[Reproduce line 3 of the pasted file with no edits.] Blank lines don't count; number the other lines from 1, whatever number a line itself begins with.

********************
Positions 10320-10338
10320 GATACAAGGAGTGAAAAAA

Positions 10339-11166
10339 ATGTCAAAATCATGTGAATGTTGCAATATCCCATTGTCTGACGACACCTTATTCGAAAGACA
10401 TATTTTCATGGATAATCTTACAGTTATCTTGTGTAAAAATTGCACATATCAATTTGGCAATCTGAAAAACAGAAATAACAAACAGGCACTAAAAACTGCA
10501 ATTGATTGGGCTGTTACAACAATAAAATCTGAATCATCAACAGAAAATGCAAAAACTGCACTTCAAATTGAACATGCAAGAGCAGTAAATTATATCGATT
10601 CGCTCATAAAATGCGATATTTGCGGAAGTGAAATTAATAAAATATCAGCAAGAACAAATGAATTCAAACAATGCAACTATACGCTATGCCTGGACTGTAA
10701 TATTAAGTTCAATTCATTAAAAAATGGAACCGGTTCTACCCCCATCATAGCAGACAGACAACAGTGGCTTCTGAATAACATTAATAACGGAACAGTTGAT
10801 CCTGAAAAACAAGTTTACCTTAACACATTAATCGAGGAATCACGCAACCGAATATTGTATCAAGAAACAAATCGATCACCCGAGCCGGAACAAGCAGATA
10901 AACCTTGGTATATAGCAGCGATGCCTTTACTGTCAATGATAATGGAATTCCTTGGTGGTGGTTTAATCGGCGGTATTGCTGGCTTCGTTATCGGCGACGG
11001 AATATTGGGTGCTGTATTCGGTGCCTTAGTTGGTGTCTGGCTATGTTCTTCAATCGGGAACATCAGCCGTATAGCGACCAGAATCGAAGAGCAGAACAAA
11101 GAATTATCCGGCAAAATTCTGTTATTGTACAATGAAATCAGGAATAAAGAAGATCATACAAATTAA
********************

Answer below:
Positions 10339-11166